The decision affirming the Wisconsin court's practice increases the amount Jeffreys owes banks and investors on three properties that were foreclosed upon, prosecutors say in documents filed last week. This includes units in the downtown Ridpath tower.
Jeffreys' ex-wife, Kimberly Jeffreys, also pleaded guilty in February to a charge of fraud in dealings surrounding the military facility. She is tentatively scheduled to be sentenced in July for her role in the scheme, facing a potential six-month sentence and restitution of close to $160,000.
Shannon Stiltner, a woman who lived with Greg Jeffreys in Las Vegas and pleaded guilty in November to deliberately ignoring signs her boyfriend was swindling investors, is serving her seven-month sentence at a federal detention center in Seattle. Stiltner has been ordered to pay $58,000 in restitution and is scheduled for release in August.
Prosecutors have not filed requests to change Kimberly Jeffreys' or Shannon Stiltner's restitution amounts.
Photo: Seedlings grown at Arbor Day Farm are ready to be sent to new Arbor Day Foundation members
I call the Hawthorn tree outside the window my “weather tree.” If it has leaves, it is summer. If the leaves are wet, it is raining. If it has berries, it is fall. If there is snow on the branches, it is winter. If the limbs are edged with tiny green buds, it is spring.
Countless times each day as I work, I glance up at the tree, noticing the way the birds are dancing in the branches or the wind has set it in motion. March can’t make up its mind, but April starts the short season of spring in the Northwest. Flowers bloom, trees, like my Hawthorn, bud out, grass begins to grow again, sending pale green blades up through the dead leaves and other detritus of the previous fall and winter. Tulips wake up and jonquils bloom. April stirs a body. It makes you want to go out and plant things. Like a tree.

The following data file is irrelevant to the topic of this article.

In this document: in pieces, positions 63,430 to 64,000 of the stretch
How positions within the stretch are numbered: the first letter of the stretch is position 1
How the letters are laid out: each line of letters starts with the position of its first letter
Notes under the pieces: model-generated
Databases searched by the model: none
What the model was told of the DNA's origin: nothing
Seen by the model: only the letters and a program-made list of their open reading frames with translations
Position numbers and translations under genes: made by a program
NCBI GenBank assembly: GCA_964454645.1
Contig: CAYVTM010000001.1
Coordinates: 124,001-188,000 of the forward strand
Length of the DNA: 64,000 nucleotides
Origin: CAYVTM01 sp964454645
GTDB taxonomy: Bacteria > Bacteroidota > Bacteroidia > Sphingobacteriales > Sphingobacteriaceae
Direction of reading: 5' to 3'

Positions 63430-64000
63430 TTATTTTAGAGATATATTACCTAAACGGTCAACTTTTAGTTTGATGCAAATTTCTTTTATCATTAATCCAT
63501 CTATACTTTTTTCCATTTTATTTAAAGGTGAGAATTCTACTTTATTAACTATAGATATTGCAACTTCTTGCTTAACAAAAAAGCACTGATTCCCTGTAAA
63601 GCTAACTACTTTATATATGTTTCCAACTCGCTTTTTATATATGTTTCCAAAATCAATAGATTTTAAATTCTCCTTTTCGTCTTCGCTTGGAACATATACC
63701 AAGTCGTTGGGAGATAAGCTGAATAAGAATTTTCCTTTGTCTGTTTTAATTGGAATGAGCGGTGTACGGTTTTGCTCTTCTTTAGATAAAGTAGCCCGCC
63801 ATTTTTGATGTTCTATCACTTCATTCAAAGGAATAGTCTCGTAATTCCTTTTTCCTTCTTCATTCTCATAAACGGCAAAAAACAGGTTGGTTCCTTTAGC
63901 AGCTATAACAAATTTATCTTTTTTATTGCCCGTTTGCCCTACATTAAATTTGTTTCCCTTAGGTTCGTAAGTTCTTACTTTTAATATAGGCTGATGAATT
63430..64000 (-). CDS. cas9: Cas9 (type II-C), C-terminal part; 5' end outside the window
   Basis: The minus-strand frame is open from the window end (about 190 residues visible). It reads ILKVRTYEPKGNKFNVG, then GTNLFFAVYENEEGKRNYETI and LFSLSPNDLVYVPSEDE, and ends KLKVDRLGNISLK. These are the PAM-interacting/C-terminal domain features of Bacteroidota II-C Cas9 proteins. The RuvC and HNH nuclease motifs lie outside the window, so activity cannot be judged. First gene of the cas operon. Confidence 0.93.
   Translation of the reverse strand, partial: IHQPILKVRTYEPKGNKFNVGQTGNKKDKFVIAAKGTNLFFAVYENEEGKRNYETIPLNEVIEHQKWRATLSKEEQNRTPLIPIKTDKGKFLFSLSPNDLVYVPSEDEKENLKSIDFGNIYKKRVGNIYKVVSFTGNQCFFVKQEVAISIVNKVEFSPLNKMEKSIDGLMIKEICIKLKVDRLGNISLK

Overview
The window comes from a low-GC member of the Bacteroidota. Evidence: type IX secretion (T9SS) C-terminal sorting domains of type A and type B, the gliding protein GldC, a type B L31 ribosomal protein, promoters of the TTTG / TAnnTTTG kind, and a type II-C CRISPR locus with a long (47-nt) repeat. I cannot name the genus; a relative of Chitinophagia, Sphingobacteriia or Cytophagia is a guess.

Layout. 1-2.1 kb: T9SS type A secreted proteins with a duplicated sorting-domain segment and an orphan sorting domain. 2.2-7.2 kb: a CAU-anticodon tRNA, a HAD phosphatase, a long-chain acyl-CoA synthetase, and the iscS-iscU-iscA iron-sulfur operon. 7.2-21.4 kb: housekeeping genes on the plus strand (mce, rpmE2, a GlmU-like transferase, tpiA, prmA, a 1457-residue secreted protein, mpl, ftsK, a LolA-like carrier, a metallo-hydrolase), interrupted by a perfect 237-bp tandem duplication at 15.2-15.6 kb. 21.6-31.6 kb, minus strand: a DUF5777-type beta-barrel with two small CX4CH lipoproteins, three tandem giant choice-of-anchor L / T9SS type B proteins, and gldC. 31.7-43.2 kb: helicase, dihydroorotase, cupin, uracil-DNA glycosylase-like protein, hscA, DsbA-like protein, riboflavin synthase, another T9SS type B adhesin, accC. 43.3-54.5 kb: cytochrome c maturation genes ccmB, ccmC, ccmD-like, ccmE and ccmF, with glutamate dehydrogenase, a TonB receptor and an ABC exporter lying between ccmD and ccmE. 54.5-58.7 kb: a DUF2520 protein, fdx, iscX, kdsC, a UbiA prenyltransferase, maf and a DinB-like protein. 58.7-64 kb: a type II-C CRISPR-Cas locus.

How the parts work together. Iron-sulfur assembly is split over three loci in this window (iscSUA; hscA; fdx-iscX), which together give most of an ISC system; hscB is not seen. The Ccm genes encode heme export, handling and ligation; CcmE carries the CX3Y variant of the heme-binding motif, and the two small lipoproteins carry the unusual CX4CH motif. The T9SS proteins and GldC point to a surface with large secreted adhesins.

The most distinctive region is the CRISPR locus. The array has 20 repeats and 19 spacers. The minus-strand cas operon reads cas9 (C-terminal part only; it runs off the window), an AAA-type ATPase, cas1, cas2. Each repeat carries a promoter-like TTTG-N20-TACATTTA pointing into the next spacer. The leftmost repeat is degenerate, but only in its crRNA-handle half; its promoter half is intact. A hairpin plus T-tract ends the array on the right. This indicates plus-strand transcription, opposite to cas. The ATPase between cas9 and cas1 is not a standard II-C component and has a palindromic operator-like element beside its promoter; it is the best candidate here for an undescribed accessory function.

April also brings Arbor Day and countless tiny tree seedlings packaged to be given away to school children across the country, always with the same exhortation: Plant trees!
Last fall I visited Arbor Day Farm in Nebraska City, Nebraska, and the sight of tables full of plastic tubes filled with miniature Blue Spruce, White Pine and other species being packed to ship out to new Arbor Day Foundation members, brought back the excitement of being a child given the gift of a tree, and the way we felt important as we planted the spindly seedlings in the back yard.
I walked the grounds of the teaching farm, through the Hazelnut grove, through the orchard, sampling heirloom apples, and I was reminded of the importance of trees in my own history.
My grandfather was a naturalist and often pulled one of his tree-identification books from the bookshelf to show me an illustration. He kept a mental inventory of beautiful or rare trees he discovered as he drove the back roads of the deep south. I remember him pulling over and stopping the car to show me a tall Dawn Redwood in the neighborhood. He pointed to the tangled branches of the Monkey Puzzle tree in the yard of a grand old house at the edge of town. When the majestic Ginkgo trees at the small private college with which he was affiliated turned to gold, he took me to see them, waiting patiently while I gathered a handful of delicate heart and fan-shaped leaves that had fallen. One year he gave me a small Ginkgo. I planted it, moved it twice, and then finally left it behind as I moved away forever. As far as I know it is still there, an unmarked legacy to a man who loved nature and loved me.
When I moved west to Spokane I immediately visited the city’s “tree garden,” the 56 acres of trees and shrubs at Finch Arboretum just west of downtown. I still go there sometimes. It is an excellent place to wander.